Investors in emerging market (EM) assets may have to brace themselves for further shakeout in the aftermath of the US Federal Reserve’s signal to end a regime of easy money, American global banking giant Citigroup said.
“The punishment in EM assets has been large and, what is worse, it may not be over,” Citigroup said in a research dated June 21 titled: “Emerging Markets Macro and Strategy Outlook: A Fed Storm.”
The research said the “basic story” now was that the monetary policy environment in most emerging markets remained benign, while longer-term EM yields would continue to suffer the consequences of a US treasuries re-pricing.
The Citi research doubted expectations that EM asset prices would stabilize in the near term. Some analysts theorize that a recovery in the US may benefit the segment and that central banks may act aggressively to stabilize their exchange rates by tightening monetary policy.
“Stronger growth in the G10 (group of the world’s most industrialized nations) ought to be good news for EM, but we think G10’s (group of the world’s most industrialized nations) recovery might be less ‘EM-friendly’ than what used to be the case, since there seems to be some evidence of import-substitution in the US and Japan,” according to the research paper.
Import substitution refers to a strategy of encouraging local production of agricultural or industrial products that would otherwise have to be imported.
Citi is likewise skeptical that tightening monetary policy and endlessly selling foreign exchange reserves could be stabilizing factors for EMs. It noted that in a number of countries where the market implemented rate cuts a month ago—South Africa, Turkey, Colombia, Mexico, Israel—rate increases are now expected.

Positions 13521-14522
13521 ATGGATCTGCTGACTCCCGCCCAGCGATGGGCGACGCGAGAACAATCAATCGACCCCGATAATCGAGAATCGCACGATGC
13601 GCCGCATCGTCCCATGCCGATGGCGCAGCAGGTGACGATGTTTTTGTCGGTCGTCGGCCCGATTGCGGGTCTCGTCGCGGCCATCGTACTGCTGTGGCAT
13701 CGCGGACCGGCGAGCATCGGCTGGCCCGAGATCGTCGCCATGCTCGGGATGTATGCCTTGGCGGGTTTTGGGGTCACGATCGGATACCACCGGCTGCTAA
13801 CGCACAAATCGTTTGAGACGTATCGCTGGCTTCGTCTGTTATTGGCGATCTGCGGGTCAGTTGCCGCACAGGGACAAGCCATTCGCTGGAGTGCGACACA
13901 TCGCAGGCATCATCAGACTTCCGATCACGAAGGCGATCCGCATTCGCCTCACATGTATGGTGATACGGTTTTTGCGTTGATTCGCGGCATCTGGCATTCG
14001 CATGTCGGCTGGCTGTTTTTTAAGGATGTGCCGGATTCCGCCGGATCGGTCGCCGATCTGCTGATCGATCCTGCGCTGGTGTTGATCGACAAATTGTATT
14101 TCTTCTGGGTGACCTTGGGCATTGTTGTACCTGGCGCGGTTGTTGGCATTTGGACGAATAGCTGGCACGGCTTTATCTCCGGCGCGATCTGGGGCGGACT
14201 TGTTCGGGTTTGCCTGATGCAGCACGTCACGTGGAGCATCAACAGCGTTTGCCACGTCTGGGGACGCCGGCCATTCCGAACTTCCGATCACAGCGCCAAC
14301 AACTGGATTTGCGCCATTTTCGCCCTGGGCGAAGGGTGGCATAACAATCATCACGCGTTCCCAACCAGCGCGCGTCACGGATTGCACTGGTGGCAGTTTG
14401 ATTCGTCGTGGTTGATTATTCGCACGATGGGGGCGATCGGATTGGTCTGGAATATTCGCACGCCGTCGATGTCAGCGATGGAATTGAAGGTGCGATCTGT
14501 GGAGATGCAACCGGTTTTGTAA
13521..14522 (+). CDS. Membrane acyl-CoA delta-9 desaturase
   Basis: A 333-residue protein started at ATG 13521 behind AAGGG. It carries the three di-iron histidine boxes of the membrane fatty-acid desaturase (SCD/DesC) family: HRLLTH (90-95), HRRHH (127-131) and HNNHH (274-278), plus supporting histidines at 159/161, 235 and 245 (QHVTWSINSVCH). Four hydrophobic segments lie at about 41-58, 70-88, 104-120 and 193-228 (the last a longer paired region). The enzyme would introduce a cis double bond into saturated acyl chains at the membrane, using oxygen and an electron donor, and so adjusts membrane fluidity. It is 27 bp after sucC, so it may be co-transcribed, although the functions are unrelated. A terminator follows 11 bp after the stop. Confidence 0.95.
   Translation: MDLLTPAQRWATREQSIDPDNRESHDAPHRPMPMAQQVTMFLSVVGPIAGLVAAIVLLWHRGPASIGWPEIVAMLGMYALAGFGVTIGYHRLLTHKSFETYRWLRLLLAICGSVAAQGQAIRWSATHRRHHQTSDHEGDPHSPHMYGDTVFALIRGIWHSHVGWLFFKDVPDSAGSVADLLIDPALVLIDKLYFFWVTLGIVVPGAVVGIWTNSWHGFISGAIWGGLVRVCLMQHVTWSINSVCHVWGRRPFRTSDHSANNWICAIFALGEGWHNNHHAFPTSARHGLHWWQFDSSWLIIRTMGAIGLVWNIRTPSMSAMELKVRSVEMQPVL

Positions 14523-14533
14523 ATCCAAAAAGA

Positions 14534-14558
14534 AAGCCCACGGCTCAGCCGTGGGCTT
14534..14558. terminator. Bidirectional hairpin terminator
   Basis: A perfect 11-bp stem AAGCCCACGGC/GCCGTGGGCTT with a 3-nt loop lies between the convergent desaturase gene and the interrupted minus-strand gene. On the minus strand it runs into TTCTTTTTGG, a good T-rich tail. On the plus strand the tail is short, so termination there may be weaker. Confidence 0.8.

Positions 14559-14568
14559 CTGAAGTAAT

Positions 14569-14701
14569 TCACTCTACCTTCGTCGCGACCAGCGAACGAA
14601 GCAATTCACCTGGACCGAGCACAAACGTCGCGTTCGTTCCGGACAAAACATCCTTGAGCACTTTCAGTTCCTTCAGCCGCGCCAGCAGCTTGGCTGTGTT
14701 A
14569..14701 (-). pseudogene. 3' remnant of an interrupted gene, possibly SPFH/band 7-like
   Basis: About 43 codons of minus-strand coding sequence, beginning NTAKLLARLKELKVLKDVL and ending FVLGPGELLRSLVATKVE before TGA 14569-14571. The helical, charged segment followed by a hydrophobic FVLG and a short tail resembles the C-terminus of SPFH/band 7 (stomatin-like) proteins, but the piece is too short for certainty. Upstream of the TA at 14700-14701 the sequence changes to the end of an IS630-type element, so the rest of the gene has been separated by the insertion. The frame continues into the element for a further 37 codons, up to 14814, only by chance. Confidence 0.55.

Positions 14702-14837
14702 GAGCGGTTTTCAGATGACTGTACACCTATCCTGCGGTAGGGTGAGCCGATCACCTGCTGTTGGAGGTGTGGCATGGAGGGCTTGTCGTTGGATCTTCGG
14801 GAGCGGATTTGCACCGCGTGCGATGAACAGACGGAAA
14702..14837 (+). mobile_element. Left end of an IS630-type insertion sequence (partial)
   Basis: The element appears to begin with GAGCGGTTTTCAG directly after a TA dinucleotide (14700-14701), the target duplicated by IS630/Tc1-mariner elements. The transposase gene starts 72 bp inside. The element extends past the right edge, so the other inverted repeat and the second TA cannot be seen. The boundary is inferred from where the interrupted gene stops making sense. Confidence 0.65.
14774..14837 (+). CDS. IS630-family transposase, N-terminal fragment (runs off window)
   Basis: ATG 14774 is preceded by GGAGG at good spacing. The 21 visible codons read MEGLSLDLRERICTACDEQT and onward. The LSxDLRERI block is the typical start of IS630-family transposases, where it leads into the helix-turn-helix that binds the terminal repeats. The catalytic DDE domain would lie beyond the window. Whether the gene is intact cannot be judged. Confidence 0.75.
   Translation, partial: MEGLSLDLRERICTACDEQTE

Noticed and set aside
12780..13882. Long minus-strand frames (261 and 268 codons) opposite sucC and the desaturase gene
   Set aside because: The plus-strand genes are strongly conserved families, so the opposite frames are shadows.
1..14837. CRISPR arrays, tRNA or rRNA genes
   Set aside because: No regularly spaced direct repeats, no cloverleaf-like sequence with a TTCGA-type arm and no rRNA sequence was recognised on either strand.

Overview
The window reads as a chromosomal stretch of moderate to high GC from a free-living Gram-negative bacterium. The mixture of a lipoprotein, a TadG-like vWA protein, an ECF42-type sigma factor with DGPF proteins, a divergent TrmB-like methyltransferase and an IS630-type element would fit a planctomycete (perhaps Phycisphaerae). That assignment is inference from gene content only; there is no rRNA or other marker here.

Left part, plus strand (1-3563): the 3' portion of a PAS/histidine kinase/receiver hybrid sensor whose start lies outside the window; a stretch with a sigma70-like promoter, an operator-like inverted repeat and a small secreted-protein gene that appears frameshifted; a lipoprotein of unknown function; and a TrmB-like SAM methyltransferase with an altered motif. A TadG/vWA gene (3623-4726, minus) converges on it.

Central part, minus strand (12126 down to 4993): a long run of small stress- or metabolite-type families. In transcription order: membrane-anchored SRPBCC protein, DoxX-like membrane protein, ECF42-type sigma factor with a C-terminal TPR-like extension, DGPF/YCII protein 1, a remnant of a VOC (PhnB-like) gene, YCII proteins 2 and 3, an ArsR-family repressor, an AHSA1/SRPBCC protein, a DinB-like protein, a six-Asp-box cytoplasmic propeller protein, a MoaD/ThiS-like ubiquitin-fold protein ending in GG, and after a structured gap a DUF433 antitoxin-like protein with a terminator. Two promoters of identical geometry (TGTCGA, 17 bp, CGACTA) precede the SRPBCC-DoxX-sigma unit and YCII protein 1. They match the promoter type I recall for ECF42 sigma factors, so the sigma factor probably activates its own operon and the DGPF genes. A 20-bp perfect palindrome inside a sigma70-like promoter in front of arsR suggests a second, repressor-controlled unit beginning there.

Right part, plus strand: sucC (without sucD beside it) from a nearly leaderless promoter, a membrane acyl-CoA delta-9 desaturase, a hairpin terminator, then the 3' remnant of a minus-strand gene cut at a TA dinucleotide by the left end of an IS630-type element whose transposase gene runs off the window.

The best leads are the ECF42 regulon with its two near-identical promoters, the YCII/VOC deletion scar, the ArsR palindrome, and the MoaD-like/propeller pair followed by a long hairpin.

“We think that for the most part, EM central banks will be very reluctant to raise rates in this low-growth environment,” it said.
At the same time, Citi pointed out three key risks facing developing nations—the economic slowdown in China, the continuing repricing of US treasuries and the deterioration in EM balance sheets.
On the risks concerning China, the research noted that in the short run, the risk was associated with tightening liquidity resulting from the collapsing balance of payments (BoP) surplus. “A longer-term issue lurks as well, which is simply the failure of the economy to respond to the heavy stimulus it has received,” it said.
On the second threat concerning the continuing repricing of US treasuries, Citi said commercial banks had become much less important in generating capital flows to EM, while institutional investors had become much more important. “That means capital flows to EM are less sensitive to short-term US real rates than they used to be, and more sensitive to the long end of the US curve,” it said.
The third threat is seen coming from the deterioration in EM balance sheets resulting from the disappearance of the EM current account surplus and the increasing reliance on domestic spending as a driver of EM growth, supported especially by higher public spending. “This should become an even bigger theme as EM policymakers pursue higher levels of spending on infrastructure,” the research said, adding that EM balance sheets might further deteriorate.
Citi said there were two ways to interpret the recent shakedown on EM assets: the asset class had an exuberantly optimistic assessment before, or the “new” fundamentals are deteriorating so much now that they justify a sizable repricing now.